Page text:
Pride Month has been celebrated every June since 1970. The first pride march was held in New York City on June 28th, 1970. The march was organised by Brenda Howard, known as “The Mother of Pride”. Brenda organised the march for the one-year anniversary of the Stonewall Uprising in Manhattan. The Stonewall Uprising was a tipping point for the Gay Liberation Movement in the United States.

Whilst there has been improvement in meeting the needs of LGBTQ+ individuals in many aspects, there is still a lack of appropriate LGBTQ+ support in social care services. Many older LGBTQ+ people have experienced lifetimes of persecution and prejudice.

It’s important to remember that there will be LGBTQ+ people using your care service either now or in the future. Because you cannot immediately see if someone is lesbian, gay, bisexual, or trans, many older LGBTQ+ people remain ‘invisible’ as far as statistics are concerned. But this doesn’t mean they don’t exist.

Why is this an important issue?

A positive approach to LGBTQ+ service users also offers reassurance to LGBTQ+ colleagues who may be anxious about being open about their sexual orientation or gender identity in the workplace. Being a progressive and sensitive service provider is also a step towards being a good employer. People need to feel safe and secure. Psychological safety is equally important for a person who has experienced prejudice in the past. This could especially be true for a LGBTQ+ person living with dementia or someone who is dependent on others for aspects of their care.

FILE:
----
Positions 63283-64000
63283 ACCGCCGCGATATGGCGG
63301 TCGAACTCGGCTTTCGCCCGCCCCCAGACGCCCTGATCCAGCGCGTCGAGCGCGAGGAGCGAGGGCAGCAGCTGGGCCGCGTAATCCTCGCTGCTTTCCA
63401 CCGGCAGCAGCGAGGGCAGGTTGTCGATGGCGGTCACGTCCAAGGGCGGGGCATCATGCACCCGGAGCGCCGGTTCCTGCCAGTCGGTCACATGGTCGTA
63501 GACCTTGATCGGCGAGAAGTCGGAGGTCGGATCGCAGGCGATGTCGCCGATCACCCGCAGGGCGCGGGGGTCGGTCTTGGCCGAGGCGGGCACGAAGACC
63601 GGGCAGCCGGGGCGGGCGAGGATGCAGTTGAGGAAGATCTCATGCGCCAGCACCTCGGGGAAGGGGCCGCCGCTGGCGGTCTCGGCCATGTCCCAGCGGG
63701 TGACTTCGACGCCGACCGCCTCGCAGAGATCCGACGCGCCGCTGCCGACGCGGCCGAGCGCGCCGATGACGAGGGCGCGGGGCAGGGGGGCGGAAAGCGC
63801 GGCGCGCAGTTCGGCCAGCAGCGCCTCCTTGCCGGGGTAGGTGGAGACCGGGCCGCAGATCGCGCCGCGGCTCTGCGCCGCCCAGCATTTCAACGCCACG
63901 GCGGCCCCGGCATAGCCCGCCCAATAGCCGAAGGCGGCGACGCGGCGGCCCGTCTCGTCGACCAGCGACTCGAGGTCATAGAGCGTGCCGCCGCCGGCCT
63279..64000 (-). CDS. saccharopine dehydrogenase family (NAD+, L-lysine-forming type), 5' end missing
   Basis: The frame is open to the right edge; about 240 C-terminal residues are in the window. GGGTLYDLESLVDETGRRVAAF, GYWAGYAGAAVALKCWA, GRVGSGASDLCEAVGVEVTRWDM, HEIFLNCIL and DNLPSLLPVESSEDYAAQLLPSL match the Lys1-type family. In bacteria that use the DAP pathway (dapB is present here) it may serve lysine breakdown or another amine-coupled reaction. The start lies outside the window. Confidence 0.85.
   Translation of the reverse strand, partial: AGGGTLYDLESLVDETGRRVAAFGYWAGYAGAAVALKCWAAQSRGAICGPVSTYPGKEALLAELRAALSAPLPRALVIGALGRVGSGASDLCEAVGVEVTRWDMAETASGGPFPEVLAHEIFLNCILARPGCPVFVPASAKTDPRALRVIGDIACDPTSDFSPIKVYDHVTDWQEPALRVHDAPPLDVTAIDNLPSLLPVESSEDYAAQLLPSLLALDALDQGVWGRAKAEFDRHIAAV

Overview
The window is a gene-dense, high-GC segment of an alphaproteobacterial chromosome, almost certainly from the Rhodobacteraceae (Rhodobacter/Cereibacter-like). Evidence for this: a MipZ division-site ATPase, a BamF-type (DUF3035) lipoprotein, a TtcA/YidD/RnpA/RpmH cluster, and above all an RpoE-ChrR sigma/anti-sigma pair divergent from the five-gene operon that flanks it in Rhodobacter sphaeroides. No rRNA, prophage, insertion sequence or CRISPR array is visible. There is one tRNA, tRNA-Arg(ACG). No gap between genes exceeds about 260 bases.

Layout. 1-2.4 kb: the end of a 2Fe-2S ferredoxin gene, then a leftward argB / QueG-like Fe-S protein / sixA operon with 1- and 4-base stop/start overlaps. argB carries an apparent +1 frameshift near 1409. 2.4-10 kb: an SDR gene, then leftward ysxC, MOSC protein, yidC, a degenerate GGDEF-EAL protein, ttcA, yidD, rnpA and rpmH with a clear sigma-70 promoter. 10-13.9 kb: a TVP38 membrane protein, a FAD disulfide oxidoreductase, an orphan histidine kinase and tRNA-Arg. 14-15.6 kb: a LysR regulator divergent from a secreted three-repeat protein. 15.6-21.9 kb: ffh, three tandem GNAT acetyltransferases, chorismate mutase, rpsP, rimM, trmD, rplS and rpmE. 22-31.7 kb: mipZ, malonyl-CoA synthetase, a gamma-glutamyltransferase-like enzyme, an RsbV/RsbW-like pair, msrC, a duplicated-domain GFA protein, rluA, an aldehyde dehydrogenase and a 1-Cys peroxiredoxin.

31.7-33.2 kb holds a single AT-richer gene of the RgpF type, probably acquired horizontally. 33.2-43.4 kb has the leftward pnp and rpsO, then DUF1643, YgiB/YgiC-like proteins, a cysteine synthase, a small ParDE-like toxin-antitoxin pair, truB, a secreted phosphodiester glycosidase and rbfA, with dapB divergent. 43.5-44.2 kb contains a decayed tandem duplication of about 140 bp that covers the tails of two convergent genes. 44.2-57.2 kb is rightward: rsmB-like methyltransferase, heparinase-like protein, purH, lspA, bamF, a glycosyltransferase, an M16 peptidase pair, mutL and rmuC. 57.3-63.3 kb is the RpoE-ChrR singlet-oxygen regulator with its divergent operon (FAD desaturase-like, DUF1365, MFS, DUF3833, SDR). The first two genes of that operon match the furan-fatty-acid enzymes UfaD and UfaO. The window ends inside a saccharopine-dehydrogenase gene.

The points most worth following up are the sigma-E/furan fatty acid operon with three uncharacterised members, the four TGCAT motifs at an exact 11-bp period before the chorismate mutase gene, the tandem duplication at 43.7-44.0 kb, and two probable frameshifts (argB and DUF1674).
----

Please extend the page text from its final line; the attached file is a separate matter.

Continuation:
How to make your care setting more inclusive

It is important that a resident or service user feels the culture of the home makes them feel confident that their sexual orientation or gender identity will be respected. A person should be able to express their relationships without threat and be given the same respect as others.

Embrace and support the diversity among older people to build an inclusive culture for all, including LGBTQ+. Make sure you respect the views and wishes of individuals with different sexual identities, gender identities and life histories. Creating a safe and open learning culture for all staff and participate in diversity and inclusion training. Time the time to discuss with your colleagues on what inclusion of LGBTQ+ people means, this could happen from induction of new staff.

Raising awareness of historical and current discrimination, marginalization and exclusion experienced by LGBTQ+ people. Be aware that many older LGBTQ+ people will have potentially experienced discrimination or prejudice during their lifetime, including employees. These experiences can make people anxious about how they will be treated  in residential care settings.

Make sure to priorities person-centred care. Diversity and the unique experience of all individuals must be valued, including sexual identity, gender identity and relationship histories. Be aware of and sensitive to the unique needs of each resident as an individual.

And finally, a great way to create an inclusive home setting for LGBTQ+ residents is the engage with external LGBTQ+ communities and events. This could include local Pride Events or actives within the home or supporting residents to attend these.

Resources

Below are some great resources for yourself and care team to read through

https://www.ageuk.org.uk/globalassets/age-uk/documents/booklets/safe_to_be_me.pdf

https://www.stonewall.org.uk/system/files/older_people_final_lo_res.pdf 

https://www.diversitytrust.org.uk/wp-content/uploads/2019/05/CUR_inclusive-eng.pdf